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WINDOWS 7 OEM

Last response: in Windows 7
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November 26, 2010 11:54:00 PM

Windows 7 oem is on sale for $85 at newegg. Is it legal to buy and install this? I see that it says you must buy it and install on a pc that you are going to sell. I am not going to sell the pc. I am going to keep it. Is this a difficult process to install the oem? It says you must install your own windows 7 drivers? What is the process for doing this? Should I just buy the regular version?

More about : windows oem

a b $ Windows 7
November 27, 2010 12:04:48 AM

You would be the builder . . . and you would be the owner. No problem.

There's no difference in the installation.

Only buy the regular version if you want free support for a limited time from Microsoft. In return for a considerable discount, the OEM version means the builder provides the tech support.

That's you :) 
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a b $ Windows 7
November 27, 2010 9:54:12 PM

i use a few copies of OEM.
works like the retail as far as updates..
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a b $ Windows 7
November 28, 2010 2:29:23 AM

The most important benefit you get by buying a retail copy versus an OEM copy is that retail copies of Windows can be removed and installed on another PC (as long as it's only installed on one PC at a time). Great for upgrading your PC's motherboard. However, an OEM copy of Windows dies with the motherboard, it becomes associated with the motherboard it was first activated on and Microsoft does not allow you to move it, that's why it's cheaper than retail.
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a b $ Windows 7
November 28, 2010 2:40:18 AM

^ This is just wrong, as described earlier.
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a c 215 $ Windows 7
November 28, 2010 2:56:00 AM

mbreslin1954 said:
The most important benefit you get by buying a retail copy versus an OEM copy is that retail copies of Windows can be removed and installed on another PC (as long as it's only installed on one PC at a time). Great for upgrading your PC's motherboard. However, an OEM copy of Windows dies with the motherboard, it becomes associated with the motherboard it was first activated on and Microsoft does not allow you to move it, that's why it's cheaper than retail.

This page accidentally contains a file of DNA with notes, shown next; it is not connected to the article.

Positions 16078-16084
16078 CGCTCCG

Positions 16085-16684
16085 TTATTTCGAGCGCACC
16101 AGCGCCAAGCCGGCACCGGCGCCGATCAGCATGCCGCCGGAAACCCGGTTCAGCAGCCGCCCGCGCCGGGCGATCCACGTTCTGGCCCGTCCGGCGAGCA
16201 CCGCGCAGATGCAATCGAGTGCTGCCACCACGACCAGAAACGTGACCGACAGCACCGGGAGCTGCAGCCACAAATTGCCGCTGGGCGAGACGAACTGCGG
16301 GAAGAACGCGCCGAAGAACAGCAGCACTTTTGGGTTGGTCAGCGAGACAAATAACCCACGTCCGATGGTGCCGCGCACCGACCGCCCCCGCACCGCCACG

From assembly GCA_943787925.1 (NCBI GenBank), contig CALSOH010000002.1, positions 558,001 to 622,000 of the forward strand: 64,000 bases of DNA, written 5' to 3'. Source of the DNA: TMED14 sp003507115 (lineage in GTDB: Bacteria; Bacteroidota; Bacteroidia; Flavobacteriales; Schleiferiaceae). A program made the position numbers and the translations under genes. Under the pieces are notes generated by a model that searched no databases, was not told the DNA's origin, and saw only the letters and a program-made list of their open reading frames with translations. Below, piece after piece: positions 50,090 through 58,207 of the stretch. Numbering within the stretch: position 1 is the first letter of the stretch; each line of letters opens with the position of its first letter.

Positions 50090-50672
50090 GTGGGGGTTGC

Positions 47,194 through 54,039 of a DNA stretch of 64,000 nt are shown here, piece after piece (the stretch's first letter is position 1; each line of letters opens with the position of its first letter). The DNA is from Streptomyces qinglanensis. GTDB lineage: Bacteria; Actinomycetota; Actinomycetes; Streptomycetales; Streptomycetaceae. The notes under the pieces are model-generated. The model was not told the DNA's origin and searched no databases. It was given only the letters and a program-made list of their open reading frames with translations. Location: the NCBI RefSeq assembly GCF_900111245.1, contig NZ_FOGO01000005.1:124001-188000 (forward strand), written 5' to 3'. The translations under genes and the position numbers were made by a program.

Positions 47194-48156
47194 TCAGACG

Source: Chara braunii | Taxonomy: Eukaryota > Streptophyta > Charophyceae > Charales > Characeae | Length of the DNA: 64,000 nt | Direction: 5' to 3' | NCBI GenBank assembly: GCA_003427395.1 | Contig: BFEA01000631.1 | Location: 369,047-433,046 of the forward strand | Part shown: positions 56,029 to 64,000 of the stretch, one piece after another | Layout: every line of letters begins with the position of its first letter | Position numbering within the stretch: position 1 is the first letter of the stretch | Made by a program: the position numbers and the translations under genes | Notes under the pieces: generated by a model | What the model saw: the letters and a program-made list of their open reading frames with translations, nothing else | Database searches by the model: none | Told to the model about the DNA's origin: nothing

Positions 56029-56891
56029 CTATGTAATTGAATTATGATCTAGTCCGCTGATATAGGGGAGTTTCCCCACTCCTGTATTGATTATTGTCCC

Twoboxer said:
^ This is just wrong, as described earlier.


Actually this is correct. The only change necessary is that the OEM license does not necessarily die if the motherboard dies. If you replace the faulty board with the same model (either by purchasing a new one, or through the manufacturer's RMA service, Microsoft will allow you to re-activate that same OEM copy on what is technically a new motherboard. I know a few people who have done this, and after explaining what happened when speaking with a rep from Microsoft's product activation line, the rep was happy to provide them with the activation key. I have actually yet to hear of anyone having been denied re-activation in this scenario.

@ the OP,

Yes, it is legal to buy and install it, but you are *supposed* to sell the system to someone else if you buy this copy. I bought an OEM copy of Vista when it came out in 2007 for my main desktop system. I was never denied activation (had to re-activate a couple of times due to a couple of components dying on me) from then until the point at which I moved to Windows 7. Technically, you are breaking the license agreement by keeping the system yourself, but Microsoft really doesn't have any way of finding out whether you sold the computer or not, unless you actually tell them.
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November 28, 2010 10:13:52 PM

^^lol and with the amount of money they have i dont think they care... then again they are evil :p  (sorry google moment) I use OEM for my systems and its great. no different than the N or normal edition is
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a b $ Windows 7
November 28, 2010 10:41:27 PM

The_Prophecy said:
Actually this is correct. The only change necessary is that the OEM license does not necessarily die if the motherboard dies. If you replace the faulty board with the same model (either by purchasing a new one, or through the manufacturer's RMA service, Microsoft will allow you to re-activate that same OEM copy on what is technically a new motherboard. I know a few people who have done this, and after explaining what happened when speaking with a rep from Microsoft's product activation line, the rep was happy to provide them with the activation key. I have actually yet to hear of anyone having been denied re-activation in this scenario.

@ the OP,.


Yes, I actually did this once, but only because the board died less than two years after original purchase. When boards die after four or five years, the technology is too old for me to try to scrounge a used replacement on ebay, would rather throw the OEM Windows license away and build new.

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a b $ Windows 7
November 29, 2010 1:11:41 AM